33 Facts Showcasing the Macadamia | Brookfarm Skip to content
Receive Free Shipping For Orders over $50
Receive Free Shipping For Orders over $50
33 Facts Showcasing the Macadamia

33 Facts Showcasing the Macadamia

There's no doubt that macadamias are the heart and soul of Brookfarm. It starts on the family farm all the way back in the beginning where the Brooks planted 4,500 macadamia trees. Pam Brook, the co-founder of Brookfarm, decided selling macadamias covered in chocolate did not do the nut justice and that's what sparked the idea of our favourite Toasted Macadamia Muesli.

Brookfarm Macadamia nut without shell held between fingers of woman with Macadamia orchard in the backaground.

 

Here's 33 facts about our favourite nut:

    1. For most of the world, the Macadamia nut is known as the Hawaiian nut. This is because Hawaii was the first place to commercially sell the nut on a large scale.
    2. In 1888, the first commercial orchard of macadamias was planted at Rous Mill, 12 km from Lismore, NSW, by Charles Staff.
    3. Macadamia nuts are picked from the ground after the nut ripens and falls.
    4. Macadamia nuts are still picked by hand on some farms, however, farms are starting to implement macadamia harvesters which were inspired by the golf ball picker carts.

      The start of the Macadamia nut hanging off macadamia tree at sunset at Brookfarm

    5. The Macadamia nut is the hardest nutshell in the world. 
    6. Macadamia nuts are high in monounsaturated fats which are known as good fats. These have shown to reduce overall cholesterol levels.
    7. Macadamia nuts are high in vitamins and minerals.
    8. Macadamia nuts may lower your risk of heart disease.
    9. Eating tree nuts, like macadamia nuts, may reduce your risk of metabolic syndrome and contribute to lower more stable blood sugar levels as part of a healthy diet.
    10. Macadamia trees are best grown in subtropical climates such as the Northern Rivers of Australia.
    11. The macadamia nut is native to North NSW and Southeast Queensland
    12. Indigenous Australians had different names for macadamias. Some of the most common names were Boombera, Jindill and Kindal.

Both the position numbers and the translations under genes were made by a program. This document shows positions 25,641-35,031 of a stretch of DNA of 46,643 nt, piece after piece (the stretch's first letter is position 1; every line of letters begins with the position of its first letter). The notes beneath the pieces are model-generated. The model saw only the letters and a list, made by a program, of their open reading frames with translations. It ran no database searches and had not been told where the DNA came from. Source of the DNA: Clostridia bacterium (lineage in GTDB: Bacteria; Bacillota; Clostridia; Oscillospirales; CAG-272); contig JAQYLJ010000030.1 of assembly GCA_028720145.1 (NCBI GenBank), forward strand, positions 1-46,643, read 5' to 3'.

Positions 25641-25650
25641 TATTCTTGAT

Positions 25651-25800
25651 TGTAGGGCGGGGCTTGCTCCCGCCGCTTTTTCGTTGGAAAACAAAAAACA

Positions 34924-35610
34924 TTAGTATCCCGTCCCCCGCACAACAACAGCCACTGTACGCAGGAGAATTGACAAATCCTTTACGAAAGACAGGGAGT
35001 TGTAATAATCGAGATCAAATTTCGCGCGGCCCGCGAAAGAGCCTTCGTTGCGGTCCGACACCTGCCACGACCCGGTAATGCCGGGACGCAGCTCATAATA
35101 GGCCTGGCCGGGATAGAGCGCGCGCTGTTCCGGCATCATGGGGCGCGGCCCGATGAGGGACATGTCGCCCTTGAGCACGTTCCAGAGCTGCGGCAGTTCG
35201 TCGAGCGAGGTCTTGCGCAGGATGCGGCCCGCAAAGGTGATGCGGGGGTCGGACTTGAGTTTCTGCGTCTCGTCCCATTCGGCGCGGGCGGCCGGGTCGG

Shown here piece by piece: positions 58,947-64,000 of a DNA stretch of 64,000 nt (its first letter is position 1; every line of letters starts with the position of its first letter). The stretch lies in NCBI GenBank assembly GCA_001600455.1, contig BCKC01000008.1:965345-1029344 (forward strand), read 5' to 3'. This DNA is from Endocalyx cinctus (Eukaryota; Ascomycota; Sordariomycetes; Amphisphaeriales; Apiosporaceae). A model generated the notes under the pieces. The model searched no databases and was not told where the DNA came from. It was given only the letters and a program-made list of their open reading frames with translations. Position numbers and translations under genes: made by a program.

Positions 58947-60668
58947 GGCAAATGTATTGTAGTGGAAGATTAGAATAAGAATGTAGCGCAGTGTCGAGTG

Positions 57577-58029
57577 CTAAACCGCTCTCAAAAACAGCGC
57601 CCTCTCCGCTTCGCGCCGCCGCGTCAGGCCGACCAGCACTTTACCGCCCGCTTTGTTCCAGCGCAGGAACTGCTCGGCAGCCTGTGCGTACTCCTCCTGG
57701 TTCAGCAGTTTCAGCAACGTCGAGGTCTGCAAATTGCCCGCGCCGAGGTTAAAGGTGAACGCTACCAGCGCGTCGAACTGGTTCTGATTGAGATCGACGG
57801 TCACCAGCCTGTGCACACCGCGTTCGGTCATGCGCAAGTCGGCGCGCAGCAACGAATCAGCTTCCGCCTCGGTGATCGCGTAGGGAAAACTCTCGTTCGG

13. The botanist, Ferdinand von Mueller, gave the genus the name Macadamia in 1857 to honour the chemist, medical teacher, and politician John Macadam. 
    14. In 1866, William Purvis introduced macadamia trees to Hawaii as a windbreak for sugar cane. 
    15. They were considered a delicacy to the Aboriginal People.
    16. It can take between 7 - 10 years for the trees to begin producing nuts.
    17. Only 2 out of the 10 species of macadamia trees produce edible nuts.
    18. Macadamia nut oil is used in hair care products to moisturise and smooth hair.
      Macadamia harvestor collects macadamia nuts on the Brookfarm farm
    19. Macadamia nuts are toxic to dogs. If ingested by a dog it can induce a temporary yet severe paralysis. 
    20. Macadamia trees grow up to 10 metres high.
    21. Macadamia trees can grow just as round with the crown of the tree replicating the height when mature.
    22. Typically, Macadamias bloom early in the spring. Flowers attract bees, responsible for the pollination of this plant. Macadamias are also able to perform self-pollination.
    23. Macadamia nuts make the perfect gut-friendly snack because they are high in healthy monounsaturated fats and low in sugar.
    24. Macadamias can produce fruit for 40 to 60 years and survive more than 100 years in the wild. 
    25. Macadamias contain around 2g of dietary fibre per serve, which is like the amount of fibre in a slice of wholemeal bread.
    26. Macadamia nuts are one of the low FODMAP nuts.

      Shelled Macadamia nuts in small bowl held by mans hands. Macadamia leaf below the bowl on a table sitting in the macadamia orchard of the brook family farm Brookfarm

    27. Macadamia nuts are extremely versatile. They make for delicious muesli, granola, premium nut mix, milk, shampoo, butter, hand cream etc. (see products containing macadamias here)
    28. The arrangement of leaves is called whorls. Macadamia whorls are coupled in three to six leaves. 
    29. Macadamias prefer fertile, well-drained soils, a rainfall of 1,000–2,000 mm (40–80 in), and temperatures not falling below 10 °C (50 °F). 
    30. Macadamia trees do not like temperatures over 35 degrees. Temperatures over 35 degrees can kill Macadamias quickly. 
    31. The macadamia nut shell is five times harder than hazelnut shells and has mechanical properties similar to aluminium.
    32. Macadamia trees can't grow on extremely steep slopes.
    33. Macadamias are commercially produced in many countries of Southeast Asia, South America, Australia, and North America.
    Previous article Brookfarm: Australian Made & Owned in Byron Bay
    Next article 6 Muesli Recipes Perfect for an Australian Christmas!

    Leave a comment

    Comments must be approved before appearing

    * Required fields

    x